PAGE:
If you are unfortunate enough to have allowed your credit rating to dive, either because of some unforetold event that caused great financial ruin or because you were somehow unwise and abused your finances in some way, you are in bad shape financially. Not only do you have bad credit but your credit cards are probably maxed out or very close to it and you find you are unable to pay more than the minimum required payment on them. You may have several bad credit cards and by paying the minimum payment on them, you'll never ever get out of debt.
If you have a good job that pays you regularly, consider yourself very lucky.
So, what, exactly, is a credit card for people with poor credit ratings? How does it work and why does it exist?
Poor credit credit cards are credit cards that are created for people with bad credit ratings. These cards provide opportunity to the people to use credit cards as well as to improve their credit rating (that's YOU). Bad credit credit cards also act as a training ground for the people to build new spending habits (that's you too!).
Bad credit cards are also called secured credit cards. They're called secured because credit card issuers require consumers to open up an account and maintain some cash balance in the account. This requirement is made to protect the issuers from non-payments of defaulted credit card holders.
The credit card issuer will pay interest on the balance in a consumer's account. And the credit limit on the bad credit credit card is determined by the 50-100% of cash balance in the account. So, card holders actually draw their own money and it's not a surprise that these cards are also referred to as debit cards.
If you're looking for a suitable bad credit card, you'll find plenty of credit card offers in the market. To find a suitable credit card you can analyze some offers using the following selection criteria:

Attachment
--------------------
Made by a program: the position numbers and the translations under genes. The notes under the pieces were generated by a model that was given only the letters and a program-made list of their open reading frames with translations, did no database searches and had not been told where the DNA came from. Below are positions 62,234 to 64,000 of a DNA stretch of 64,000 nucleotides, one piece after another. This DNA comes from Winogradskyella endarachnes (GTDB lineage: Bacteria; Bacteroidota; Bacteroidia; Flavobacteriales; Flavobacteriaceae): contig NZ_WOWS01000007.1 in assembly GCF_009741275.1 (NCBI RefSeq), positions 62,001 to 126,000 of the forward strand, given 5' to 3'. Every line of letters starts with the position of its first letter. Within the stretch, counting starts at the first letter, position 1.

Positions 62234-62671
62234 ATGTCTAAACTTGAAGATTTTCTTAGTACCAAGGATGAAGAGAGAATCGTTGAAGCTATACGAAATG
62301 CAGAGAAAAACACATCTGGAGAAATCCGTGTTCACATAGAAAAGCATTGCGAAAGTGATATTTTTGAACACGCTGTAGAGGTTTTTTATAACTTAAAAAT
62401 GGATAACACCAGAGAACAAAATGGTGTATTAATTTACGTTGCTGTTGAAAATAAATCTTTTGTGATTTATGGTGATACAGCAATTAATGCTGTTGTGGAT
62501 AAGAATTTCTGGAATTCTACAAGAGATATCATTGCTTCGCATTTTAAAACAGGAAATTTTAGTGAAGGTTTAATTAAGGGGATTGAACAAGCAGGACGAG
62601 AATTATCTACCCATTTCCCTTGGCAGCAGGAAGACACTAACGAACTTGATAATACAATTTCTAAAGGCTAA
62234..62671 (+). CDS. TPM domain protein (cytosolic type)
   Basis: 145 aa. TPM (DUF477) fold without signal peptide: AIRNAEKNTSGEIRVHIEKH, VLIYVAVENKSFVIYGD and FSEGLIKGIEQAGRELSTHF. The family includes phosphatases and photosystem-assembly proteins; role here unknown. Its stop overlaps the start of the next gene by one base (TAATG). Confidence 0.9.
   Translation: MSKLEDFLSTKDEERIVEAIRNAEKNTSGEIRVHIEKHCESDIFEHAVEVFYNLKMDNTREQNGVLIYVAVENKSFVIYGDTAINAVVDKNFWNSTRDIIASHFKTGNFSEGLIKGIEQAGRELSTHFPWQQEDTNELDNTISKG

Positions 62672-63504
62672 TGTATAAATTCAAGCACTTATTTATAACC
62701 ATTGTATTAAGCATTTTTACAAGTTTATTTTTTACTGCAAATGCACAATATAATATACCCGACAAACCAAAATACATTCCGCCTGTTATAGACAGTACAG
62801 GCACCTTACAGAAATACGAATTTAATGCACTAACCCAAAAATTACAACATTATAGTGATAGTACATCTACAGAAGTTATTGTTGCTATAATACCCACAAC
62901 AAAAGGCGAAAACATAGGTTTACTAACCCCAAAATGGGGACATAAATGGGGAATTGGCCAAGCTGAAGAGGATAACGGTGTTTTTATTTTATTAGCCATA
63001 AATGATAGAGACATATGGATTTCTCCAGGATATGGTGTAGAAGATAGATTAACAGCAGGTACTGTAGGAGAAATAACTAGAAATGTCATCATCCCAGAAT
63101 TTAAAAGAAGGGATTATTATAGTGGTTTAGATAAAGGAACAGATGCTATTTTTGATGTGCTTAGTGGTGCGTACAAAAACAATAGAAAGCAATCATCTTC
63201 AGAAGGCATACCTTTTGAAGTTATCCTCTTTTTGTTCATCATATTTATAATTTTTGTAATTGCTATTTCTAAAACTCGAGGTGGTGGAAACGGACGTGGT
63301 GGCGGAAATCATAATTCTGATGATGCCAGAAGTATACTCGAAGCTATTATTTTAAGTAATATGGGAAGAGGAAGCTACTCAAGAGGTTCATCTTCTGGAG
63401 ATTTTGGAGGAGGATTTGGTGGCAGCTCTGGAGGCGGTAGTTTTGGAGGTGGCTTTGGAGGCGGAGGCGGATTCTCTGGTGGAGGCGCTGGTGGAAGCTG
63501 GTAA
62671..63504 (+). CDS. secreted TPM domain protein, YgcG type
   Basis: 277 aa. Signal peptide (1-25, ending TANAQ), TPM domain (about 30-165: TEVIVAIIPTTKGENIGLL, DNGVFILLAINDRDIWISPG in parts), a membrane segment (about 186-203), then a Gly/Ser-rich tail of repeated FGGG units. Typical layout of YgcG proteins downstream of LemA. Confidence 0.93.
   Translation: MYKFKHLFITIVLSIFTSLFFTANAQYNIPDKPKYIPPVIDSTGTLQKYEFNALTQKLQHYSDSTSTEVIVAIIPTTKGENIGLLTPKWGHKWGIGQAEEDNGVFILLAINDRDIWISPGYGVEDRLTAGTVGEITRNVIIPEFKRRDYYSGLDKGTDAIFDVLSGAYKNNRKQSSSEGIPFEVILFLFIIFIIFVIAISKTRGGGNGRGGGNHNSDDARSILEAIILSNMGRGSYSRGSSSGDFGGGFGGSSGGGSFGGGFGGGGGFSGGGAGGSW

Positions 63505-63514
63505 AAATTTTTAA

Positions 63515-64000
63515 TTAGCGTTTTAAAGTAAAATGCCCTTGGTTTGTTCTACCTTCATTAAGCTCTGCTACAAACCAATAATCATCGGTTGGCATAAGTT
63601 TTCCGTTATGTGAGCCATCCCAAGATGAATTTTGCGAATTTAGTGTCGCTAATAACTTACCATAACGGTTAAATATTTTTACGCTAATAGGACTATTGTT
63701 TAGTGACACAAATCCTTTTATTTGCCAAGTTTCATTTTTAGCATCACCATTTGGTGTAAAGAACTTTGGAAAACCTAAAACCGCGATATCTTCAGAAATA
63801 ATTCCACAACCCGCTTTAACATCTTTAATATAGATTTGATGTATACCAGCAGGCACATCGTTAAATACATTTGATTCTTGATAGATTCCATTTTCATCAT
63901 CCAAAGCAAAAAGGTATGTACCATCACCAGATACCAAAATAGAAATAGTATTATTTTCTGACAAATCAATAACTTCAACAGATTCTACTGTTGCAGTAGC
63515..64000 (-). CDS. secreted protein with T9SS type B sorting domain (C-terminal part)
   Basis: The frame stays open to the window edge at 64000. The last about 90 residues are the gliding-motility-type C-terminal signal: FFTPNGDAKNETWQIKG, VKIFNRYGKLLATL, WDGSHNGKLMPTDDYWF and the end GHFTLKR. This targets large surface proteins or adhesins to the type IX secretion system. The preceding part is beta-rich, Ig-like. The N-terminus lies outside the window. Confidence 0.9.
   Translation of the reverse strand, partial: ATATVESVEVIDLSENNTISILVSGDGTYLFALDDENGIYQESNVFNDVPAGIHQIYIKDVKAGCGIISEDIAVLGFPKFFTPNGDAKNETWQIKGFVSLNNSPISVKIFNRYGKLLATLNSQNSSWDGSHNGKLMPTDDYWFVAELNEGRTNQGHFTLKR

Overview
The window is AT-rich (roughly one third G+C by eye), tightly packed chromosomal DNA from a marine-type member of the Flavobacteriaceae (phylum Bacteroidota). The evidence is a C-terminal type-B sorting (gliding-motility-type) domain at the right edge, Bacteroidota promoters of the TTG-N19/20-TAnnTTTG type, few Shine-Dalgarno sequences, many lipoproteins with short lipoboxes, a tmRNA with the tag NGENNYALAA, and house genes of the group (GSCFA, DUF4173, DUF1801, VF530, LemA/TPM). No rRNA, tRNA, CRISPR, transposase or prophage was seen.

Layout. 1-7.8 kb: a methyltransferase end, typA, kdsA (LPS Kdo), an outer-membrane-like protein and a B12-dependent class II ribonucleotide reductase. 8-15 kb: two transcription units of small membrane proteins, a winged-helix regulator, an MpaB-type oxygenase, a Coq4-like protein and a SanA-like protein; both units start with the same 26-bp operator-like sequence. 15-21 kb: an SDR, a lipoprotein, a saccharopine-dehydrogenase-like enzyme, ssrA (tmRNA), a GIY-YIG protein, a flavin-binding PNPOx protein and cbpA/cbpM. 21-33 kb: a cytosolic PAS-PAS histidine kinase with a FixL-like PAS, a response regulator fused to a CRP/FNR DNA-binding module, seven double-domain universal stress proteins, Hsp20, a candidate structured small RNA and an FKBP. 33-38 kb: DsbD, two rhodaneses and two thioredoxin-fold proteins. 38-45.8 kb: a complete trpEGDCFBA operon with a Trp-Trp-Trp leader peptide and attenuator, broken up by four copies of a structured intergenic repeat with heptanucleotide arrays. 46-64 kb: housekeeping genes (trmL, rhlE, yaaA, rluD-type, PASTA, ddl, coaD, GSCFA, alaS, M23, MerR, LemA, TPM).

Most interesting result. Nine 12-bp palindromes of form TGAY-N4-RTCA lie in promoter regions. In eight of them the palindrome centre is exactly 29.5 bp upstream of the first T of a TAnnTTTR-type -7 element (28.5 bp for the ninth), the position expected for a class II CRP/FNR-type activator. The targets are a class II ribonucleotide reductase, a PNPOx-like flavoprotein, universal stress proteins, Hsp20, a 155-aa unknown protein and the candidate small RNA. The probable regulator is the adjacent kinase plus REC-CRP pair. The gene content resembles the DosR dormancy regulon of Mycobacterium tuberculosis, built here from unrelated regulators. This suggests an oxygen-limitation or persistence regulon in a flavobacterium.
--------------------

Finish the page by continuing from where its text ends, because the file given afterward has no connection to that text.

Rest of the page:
the minimum balance in the bank account,
the application fees and/or other charges,
the credit limit or the allowable spending limit of your bank account balance, and
the rate of interest of the balance in your bank account.
A good credit card offer would require a very small amount of minimum bank balance and would have no fee or charges associated with it. It would also offer a good interest rate and have a credit limit within 90-100% of the bank balance.
Bad credit credit cards are usually easier to obtain because banks or credit card issuers are secured by the capital that you will be charging against. Even though the application process of a bad credit card is simple, it is usually costlier than an unsecured credit card.
So, before applying for the card, find out the total fees and whether it would be refunded or not if the bad credit card application is denied.
Now, once you have decided which secured credit card is best for you, here's what you do.
You scrimp and save until you have at least $250. You then open a new bank account. Preferably at a bank that you have not dealt with before now. You then put your $250 into this bank and then forget that it's in there! That's right. Just forget about this $250. It's gone. You no longer have access to it. Don't even think of it. After you've forgotten about it for about a month, you go in and tell the customer service representative that you want to apply for a "secured credit card."
You then fill out the application, turn it in and leave the money alone and go home and back to your normal routine.
Your secured credit card will arrive in the mail in about 4 to 6 weeks. All this while, you've been working diligently at your job and paying what you can on your bills, right? I hope so. Keep in mind that the money that you'll be using with this credit card is YOUR money. You don't really have any credit rewards at all and you are only allowed to spend about � of the $250 that's in the secured account. So, once a week, you go out and buy yourself (NO ONE ELSE) lunch for no more than $15 and charge it onto your new secured credit card. You've gotta eat lunch, right and why not treat yourself to lunch at least once a week (and ONLY once a week)? At the end of the month, that should add up to about $60 to $75, depending on the card's billing cycle.
This space is too small to put all the info in. Check out the reference below for more information on the subject.